Does Fighting a Journalist Hurt Your Career? Not If You're a Politician Like Greg Gianforte, According to History

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Representative-elect Greg Gianforte delivers his victory speech after a special congressional election to replace Ryan Zinke, who was appointed to lead the Interior Department, in Bozeman, Montana, on May 25. REUTERS/Colter Peterson

An Alabama city commissioner was walking across a parking lot after a meeting in October 2015 as a local television reporter repeatedly asked him about the recent voter fraud conviction of a woman who had lived with him and worked on his campaign.

"Do you have any plans to resign?" reporter Ken Curtis asked Dothan City Commissioner Amos Newsome, who turned and clawed at Curtis's face, drawing blood. Newsome, a Democrat, was later convicted of assault over the incident.

"I don't have any regrets that I attach to my actions," Newsome tells Newsweek. He doesn't think his conviction for assaulting a reporter, who he says had "ulterior motives" to "harass me," will automatically turn voters against him.

"The voters will care whether or not what happened with the reporter was called for."

Politicians attacking or threatening journalists is an issue that's currently at the center of a national debate, after the Republican candidate for Montana's sole House seat was charged with misdemeanor assault for allegedly slamming a reporter to the ground at an event Wednesday.

"Greg Gianforte just body slammed me and broke my glasses," Guardian reporter Ben Jacobs tweeted after the incident. Jacobs had been questioning Gianforte about the Republican health care plan.

In a statement issued the same night, the Gianforte campaign didn't deny Jacobs's account but countered that the reporter had instigated the altercation by shoving a recorder in the politician's face and asking badgering questions. The next day, Montana voters—two-thirds of whom had voted early—elected Gianforte as their representative to the U.S. House.

While most of the people who voted for Gianforte did so before the brouhaha with the Guardian reporter, and while the state's three largest newspapers withdrew their endorsements of him, some Montanans supported his alleged actions, and it doesn't appear that the incident will hobble him politically.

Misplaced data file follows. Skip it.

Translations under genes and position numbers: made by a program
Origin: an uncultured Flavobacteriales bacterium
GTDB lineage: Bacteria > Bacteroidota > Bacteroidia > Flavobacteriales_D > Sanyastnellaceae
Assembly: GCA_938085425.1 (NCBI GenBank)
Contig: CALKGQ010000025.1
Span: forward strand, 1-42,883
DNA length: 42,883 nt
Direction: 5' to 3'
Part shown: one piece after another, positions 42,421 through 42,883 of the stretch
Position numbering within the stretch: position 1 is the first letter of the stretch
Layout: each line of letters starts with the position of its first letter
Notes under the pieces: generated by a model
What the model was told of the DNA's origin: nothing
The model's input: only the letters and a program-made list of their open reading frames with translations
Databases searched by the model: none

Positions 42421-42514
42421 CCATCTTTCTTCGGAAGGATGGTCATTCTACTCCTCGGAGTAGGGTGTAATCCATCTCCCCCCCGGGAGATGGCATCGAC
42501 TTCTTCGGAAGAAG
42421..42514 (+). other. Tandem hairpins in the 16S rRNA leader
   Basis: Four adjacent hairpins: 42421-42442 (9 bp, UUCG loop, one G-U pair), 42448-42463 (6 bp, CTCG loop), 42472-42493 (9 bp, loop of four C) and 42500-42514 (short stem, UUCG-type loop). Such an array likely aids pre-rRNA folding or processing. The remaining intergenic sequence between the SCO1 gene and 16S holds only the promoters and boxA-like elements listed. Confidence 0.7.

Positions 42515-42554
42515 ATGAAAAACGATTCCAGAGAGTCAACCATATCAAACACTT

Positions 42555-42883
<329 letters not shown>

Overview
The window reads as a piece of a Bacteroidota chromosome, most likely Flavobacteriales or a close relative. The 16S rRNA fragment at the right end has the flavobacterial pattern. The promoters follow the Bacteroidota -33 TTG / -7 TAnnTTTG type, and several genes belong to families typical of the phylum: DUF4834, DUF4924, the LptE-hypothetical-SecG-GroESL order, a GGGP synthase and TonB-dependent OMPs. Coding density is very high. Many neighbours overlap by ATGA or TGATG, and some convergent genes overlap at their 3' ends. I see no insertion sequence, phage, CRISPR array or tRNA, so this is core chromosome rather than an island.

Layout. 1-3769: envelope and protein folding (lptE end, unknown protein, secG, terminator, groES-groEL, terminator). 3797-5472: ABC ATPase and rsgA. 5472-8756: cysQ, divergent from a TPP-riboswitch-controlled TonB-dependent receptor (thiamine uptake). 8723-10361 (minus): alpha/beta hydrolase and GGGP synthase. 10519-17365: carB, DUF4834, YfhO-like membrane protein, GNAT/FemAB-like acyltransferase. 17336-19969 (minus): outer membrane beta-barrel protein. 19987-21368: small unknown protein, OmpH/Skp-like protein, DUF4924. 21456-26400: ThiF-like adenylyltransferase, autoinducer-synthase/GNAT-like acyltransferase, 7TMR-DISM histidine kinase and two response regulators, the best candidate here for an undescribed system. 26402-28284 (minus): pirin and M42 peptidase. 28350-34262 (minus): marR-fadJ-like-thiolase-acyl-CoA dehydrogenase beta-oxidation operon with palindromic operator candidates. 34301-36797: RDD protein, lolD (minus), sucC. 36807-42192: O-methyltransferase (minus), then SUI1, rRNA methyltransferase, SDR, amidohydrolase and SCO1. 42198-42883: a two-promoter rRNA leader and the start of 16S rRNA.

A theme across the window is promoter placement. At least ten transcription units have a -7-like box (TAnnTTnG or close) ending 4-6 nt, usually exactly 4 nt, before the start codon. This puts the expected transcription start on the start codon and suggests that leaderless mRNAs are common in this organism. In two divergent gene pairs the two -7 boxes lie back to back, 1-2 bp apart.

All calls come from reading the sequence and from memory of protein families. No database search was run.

"Perhaps reporters will respect the people they're interviewing if this happened every now and again," Whitefish resident Dan Cumerford told ABC Fox Montana, adding that he voted for Gianforte even after learning of the assault charge. "Driving in, I heard what happened and I still voted for him."

It is difficult to assess how much damage an accusation of or conviction for assaulting or threatening a reporter can do to a politician's career.

Alaska state Senator David Wilson, a Republican, allegedly slapped Nathaniel Herz, a political reporter for the state's largest newspaper, in the face earlier this month after the reporter wrote a story critical of a bill Wilson introduced. (Full disclosure: Herz is a friend of this reporter.) Wilson took office in January and so won't have to face voters again for four years.

On the other side of the country, another Republican, U.S. Reprepresentative Michael Grimm of Staten Island, once walked up to a reporter who had asked him about federal investigations into his fundraising and said, "Let me be clear to you. If you ever do that to me again, I'll throw you off this fucking balcony." Determining the effect Grimm's threat had on his political career is difficult, because he was indicted on fraud charges three months after the incident and resigned later that year.

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U.S. Representative Michael Grimm (R-NY) is trailed by reporters outside his office on Capitol Hill in Washington, D.C., on April 29, 2014. Grimm was indicted on fraud charges in connection with a Manhattan fast-food restaurant he partly owned, according to court documents unsealed on Monday. He faces up to 20 years in prison if convicted. REUTERS/Jonathan Ernst

When Donald Trump was running for president, his campaign manager, Corey Lewandowski, was charged with simple battery for grabbing a female Breitbart reporter as she tried to question Trump in March. The case was dropped in April and didn't seem to harm Lewandowski's political career—he kept his position until late June, when Trump fired him after slipping in the polls.

And after the U.S. interior secretary threatened a Colorado Springs reporter who questioned him in November 2012, saying, "If you do that to me again, I'm going to punch you out," he apologized and remained in his position until the next year.

The Committee to Protect Journalists believes press freedom is deteriorating in the U.S.

"We are in the process of launching a project where we will gather data to identify these kind of trends," CPJ program director Carlos Lauría tells Newsweek, adding that the project will list incidents where reporters are targeted, including assaults, threats and insults. CPJ Executive Director Joel Simon says President Trump has undermined journalists and eroded the cultural norms that protect reporters, according to Poynter.

But the impulse to attack a reporter goes back a long time. In the classic political movie Mr. Smith Goes to Washington, the idealistic hero, a freshman U.S. senator, throws knockout punches at three reporters who made him look silly on the front pages of their papers. (Watch the video here.)

In his book Politics and Politicans in American Film, author Phillip Gianos describes the scene and even notes that iconic director Frank Capra regularly cast journalists as punching bags: "One after another, Smith confronts the reporters, punches them (a common action for a Capra hero), then verbally berates them."